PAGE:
How to Determine Which Chemical Peel Is Right for Your Skin
By NewBeauty Editors |
This article first appeared in the Summer 2019 issue of NewBeauty. Click here to subscribe.
“Honey, I’ve had a little something done.” In that famous Sex and the City episode, Samantha and Carrie—so good at hyping up Fendi baguettes, cosmopolitans and irritating men—demonized the chemical peel for an entire generation. Developed in the ’50s as a method for minimizing deep wrinkles and scars on the face, chemical peels are liquid acid mixtures that are applied to the face, neck and/or hands to cause exfoliation that results in the peeling and shedding of dead skin. “They’re powerful tools for refining skin texture and tone, and treat a variety of skin conditions such as sun damage, dark spots, fine lines and wrinkles, superficial scarring, and acne,” says New York dermatologist Melissa Kanchanapoomi Levin, MD. Although at-home versions are a dime a dozen, dermatologists and plastic surgeons recommend receiving these treatments in-office because they can be performed using a stronger concentration of ingredients for more effective results. These are the three most common types:
Also referred to as “lunchtime peels,” these 20-minute fast fixes are great for first-time peelers. “Milder concentrations of salicylic and glycolic acids, as well as lower-percentage trichloracetic acid (TCA)—between 10 and 25 percent—are used to penetrate only the outer layer of skin, gently exfoliating it to smooth rough areas, as well as improve mild acne, hyperpigmentation and fine lines,” says Covington, LA dermatologist Christel Malinski, MD. Expect mild redness that subsides after a day or so. Often, the skin won’t physically peel.
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“These are commonly made up of around 25–35 percent TCA and target deeper layers of skin to treat more substantial wrinkles and sun damage,” says Dallas dermatologist Elizabeth Bahar Houshmand, MD. “As a result of the increased penetration, they can significantly improve skin texture and fine lines, and can also be used to treat some types of precancerous skin growths, such as actinic keratoses.” Medium- strength peels require about a week of healing time, as “skin is noticeably red and the peeling is heavier,” says Fort Lauderdale, FL dermatologist Igor Chaplik.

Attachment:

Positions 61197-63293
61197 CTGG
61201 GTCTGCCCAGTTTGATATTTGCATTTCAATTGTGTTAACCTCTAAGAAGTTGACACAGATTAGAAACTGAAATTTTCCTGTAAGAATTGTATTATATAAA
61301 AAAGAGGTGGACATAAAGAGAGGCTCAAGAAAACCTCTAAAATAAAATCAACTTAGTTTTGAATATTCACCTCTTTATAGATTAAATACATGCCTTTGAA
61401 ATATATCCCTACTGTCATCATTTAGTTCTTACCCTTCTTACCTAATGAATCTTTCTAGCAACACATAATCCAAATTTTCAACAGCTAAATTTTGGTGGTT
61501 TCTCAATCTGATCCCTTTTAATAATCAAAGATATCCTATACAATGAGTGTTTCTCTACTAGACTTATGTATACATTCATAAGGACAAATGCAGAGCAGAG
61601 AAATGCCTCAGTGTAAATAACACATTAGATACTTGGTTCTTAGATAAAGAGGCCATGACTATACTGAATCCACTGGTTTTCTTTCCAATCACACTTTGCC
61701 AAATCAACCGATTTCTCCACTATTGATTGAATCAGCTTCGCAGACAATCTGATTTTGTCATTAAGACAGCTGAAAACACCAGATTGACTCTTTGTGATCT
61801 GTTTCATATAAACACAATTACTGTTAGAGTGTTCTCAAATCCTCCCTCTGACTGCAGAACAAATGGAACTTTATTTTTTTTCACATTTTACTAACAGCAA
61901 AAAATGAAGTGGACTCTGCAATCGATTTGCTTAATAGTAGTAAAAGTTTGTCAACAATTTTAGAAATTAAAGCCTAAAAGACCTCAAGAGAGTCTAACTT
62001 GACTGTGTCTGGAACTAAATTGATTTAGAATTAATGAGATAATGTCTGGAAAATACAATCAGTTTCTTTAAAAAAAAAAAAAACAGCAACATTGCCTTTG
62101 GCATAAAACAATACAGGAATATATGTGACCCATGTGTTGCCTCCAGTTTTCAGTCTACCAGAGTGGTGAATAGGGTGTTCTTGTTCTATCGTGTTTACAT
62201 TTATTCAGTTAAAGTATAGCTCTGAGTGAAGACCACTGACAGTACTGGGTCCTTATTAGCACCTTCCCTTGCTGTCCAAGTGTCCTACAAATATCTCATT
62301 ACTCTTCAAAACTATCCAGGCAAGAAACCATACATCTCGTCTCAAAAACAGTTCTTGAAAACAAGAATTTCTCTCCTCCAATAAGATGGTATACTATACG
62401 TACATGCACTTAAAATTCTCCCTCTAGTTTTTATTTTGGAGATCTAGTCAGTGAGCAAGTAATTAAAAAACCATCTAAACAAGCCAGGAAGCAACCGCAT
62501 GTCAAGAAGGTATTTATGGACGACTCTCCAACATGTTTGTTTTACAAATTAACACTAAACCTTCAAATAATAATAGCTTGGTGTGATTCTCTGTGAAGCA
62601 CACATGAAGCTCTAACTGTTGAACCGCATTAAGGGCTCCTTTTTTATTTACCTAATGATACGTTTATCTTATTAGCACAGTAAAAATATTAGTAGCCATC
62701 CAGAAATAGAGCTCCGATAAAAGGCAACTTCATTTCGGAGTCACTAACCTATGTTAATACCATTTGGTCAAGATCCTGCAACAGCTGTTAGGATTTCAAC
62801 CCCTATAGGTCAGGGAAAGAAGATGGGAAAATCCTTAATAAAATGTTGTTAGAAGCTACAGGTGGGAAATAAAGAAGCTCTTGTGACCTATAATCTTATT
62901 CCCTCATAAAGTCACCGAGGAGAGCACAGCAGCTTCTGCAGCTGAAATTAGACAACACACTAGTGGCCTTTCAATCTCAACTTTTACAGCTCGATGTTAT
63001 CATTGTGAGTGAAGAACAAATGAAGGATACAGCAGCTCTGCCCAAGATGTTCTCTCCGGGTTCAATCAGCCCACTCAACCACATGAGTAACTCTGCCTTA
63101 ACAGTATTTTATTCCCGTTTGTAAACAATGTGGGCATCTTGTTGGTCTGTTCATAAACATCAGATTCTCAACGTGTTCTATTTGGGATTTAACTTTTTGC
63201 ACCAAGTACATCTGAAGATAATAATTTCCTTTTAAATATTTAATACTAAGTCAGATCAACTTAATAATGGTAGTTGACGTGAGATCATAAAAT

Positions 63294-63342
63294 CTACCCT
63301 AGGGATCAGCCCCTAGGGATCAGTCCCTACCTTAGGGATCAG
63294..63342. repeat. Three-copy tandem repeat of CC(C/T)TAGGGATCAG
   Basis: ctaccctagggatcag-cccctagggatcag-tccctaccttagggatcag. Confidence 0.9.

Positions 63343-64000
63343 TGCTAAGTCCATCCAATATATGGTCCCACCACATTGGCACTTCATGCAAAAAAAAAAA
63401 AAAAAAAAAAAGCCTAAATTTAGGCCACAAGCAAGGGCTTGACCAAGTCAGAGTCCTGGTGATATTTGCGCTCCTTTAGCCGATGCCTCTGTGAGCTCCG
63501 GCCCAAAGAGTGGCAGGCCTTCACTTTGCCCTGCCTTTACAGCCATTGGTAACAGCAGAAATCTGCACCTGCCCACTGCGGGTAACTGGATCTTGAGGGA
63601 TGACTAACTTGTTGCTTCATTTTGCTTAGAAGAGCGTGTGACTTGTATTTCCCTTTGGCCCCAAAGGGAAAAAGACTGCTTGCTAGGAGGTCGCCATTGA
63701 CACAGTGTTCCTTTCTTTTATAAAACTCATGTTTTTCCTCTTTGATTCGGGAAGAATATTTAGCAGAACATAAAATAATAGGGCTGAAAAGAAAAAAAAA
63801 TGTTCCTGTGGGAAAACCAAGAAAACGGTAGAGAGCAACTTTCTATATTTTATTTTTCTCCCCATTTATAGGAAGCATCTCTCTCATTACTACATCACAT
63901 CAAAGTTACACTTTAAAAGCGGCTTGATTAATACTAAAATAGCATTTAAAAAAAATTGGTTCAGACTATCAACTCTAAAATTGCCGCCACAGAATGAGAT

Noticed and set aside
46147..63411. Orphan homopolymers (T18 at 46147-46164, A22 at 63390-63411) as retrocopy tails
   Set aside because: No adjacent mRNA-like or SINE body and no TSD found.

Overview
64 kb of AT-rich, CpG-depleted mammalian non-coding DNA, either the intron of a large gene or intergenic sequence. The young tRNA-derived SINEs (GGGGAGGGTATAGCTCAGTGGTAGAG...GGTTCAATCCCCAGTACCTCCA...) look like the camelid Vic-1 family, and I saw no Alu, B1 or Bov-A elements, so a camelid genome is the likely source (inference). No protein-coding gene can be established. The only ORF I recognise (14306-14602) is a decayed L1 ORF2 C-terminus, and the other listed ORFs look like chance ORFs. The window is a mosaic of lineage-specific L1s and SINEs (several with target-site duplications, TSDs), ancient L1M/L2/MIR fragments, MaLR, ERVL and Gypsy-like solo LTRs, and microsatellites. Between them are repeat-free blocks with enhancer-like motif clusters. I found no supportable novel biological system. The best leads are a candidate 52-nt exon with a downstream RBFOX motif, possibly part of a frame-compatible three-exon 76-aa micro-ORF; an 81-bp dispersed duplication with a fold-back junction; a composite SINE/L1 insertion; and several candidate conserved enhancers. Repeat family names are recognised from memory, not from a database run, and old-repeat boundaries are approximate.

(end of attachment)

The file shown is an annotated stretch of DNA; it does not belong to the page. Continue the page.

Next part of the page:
These potent peels use phenol to target lower layers of skin—so deep, in fact, that many of them are done in surgical centers. “They produce injuries within the dermis to treat moderate- to-severe sun damage and wrinkles,” says Dr. Houshmand. “While deep peels can offer the most dramatic improvement, they also come with a longer recovery—up to three weeks, during which the skin sheds severely—and a greater risk of scarring and hyperpigmentation, or hypopigmentation, especially in those with dark skin tones.”
An important thing to remember when doing any kind of peel is that the acidic formulas leave skin very sensitive to the sun. “Wearing a physical sunscreen with an SPF of 30 or higher post-peel is critical to ensure skin stays protected as it heals,” Dr. Levin says.
Gentle enough for daily use, Dior Capture Youth Age- Delay Progressive Peeling Creme ($95) clarifies, smooths and energizes skin; Murad Replenishing Multi-Acid Peel ($65) combines alphahydroxy, betahydroxy and transexamic acids; and 96-percent natural Sephora Collection Glow Peel Pads ($15) use glycolic acid from sugar cane to unclog pores.